Two very good questions.
They seemed linked to our readings today.
And so I’d like us to think about a similar question now, linked to our reading about the wicked tenants.
What kind of people is God looking for today?
Is he looking for people with a perfect religious pedigree, or for people who will help him bring in the harvest?

Two strong readings today – you might call them uncompromising.
First of all St Paul talks about his religious background and upbringing, which was clearly very intense in its purity.
But it wasn’t enough.
It somehow missed the point.
Is it possible to be so immersed in a religion that we miss the point? It would appear so.
After meeting the living Christ, Paul considers all that special religious background of his as rubbish (a very polite translation of the word, which the KJV renders ‘dung’).
All that learning, all that desire to be a pure Jewish Pharisee, he now considers rubbish (dung) because of the great prize of knowing Christ.
Because knowing Christ puts everything else into a different perspective.
Then in our gospel we have Jesus falling out again with the Pharisees as he tells the parable of the wicked tenants.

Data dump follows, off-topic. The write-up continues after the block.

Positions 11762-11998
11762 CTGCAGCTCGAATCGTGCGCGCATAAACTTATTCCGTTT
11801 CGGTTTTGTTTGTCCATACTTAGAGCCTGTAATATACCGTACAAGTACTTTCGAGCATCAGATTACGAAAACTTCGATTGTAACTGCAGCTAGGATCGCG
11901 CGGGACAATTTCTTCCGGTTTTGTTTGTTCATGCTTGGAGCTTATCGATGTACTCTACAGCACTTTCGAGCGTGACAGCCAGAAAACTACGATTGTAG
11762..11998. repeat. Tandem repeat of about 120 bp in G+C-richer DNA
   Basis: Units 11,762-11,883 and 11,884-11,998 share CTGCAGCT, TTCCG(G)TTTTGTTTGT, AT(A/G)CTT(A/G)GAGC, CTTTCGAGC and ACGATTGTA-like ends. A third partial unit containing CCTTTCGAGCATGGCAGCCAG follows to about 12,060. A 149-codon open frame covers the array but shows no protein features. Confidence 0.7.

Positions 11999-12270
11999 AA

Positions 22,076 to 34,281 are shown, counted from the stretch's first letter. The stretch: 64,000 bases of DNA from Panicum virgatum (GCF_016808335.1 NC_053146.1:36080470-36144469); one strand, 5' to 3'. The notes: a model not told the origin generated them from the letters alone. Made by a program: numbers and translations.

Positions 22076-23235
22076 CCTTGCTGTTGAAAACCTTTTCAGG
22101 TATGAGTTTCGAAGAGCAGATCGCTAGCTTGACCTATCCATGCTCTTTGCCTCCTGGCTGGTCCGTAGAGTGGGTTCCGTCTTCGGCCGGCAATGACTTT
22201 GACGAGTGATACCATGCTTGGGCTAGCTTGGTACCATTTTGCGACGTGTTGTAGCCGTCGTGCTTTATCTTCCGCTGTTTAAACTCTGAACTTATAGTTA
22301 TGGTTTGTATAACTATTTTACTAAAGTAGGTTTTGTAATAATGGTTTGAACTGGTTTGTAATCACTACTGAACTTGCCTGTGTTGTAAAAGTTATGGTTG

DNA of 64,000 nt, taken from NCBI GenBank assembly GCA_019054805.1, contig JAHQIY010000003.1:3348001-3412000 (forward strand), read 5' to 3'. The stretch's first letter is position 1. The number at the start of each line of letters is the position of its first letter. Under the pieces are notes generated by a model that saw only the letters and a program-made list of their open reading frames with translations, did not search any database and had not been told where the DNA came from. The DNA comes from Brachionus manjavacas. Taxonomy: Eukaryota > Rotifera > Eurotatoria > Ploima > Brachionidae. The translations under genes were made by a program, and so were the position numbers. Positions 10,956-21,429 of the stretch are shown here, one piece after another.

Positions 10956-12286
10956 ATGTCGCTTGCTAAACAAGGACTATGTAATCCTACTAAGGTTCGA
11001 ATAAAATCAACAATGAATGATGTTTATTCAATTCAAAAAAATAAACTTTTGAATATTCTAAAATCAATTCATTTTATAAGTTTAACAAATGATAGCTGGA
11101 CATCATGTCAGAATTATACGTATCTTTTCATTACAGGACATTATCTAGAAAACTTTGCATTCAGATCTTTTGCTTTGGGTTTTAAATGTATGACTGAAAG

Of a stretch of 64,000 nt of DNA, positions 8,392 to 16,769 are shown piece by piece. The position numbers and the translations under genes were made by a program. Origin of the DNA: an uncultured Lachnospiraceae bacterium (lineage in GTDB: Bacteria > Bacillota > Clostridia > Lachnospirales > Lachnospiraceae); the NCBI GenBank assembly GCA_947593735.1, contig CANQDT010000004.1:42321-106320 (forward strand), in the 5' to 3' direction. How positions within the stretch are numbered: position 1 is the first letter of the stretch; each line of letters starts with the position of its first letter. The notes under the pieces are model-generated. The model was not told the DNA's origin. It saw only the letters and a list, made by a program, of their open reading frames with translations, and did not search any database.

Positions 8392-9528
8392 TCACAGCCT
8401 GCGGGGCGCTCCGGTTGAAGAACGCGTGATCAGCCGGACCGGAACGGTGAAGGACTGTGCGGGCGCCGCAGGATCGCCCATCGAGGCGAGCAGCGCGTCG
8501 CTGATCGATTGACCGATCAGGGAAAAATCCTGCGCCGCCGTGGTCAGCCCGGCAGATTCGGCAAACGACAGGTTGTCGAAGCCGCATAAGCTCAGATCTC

Honestly, if the main requisite of being a religious leader were not to fall out with people, Jesus (and Paul for that matter) would have failed many times over.
We’re in Matthew’s gospel again, where Jesus’ teaching on the kingdom of heaven is particularly important.
He tells a parable.
People had by now learned that when Jesus told a parable, you needed to watch out.
Because the parables tended to surprise. And to divide.
People were not stupid: they realized this parable is told against the Pharisees, because Jesus can see where their hatred of him will lead. And they know this. So in his parable of the wicked tenants, he sets out the history of God’s people, and places himself right in the middle of it.

So here’s the tale: A landowner plants a vineyard; puts a fence round it, digs a winepress there, and builds a watchtower in it.
What is the point of this, we may ask?
The whole point is the harvest.
Everything he does points to one end: he wants a crop at the end; he wants a harvest.
He goes away to a different land and rents the vineyard to tenants.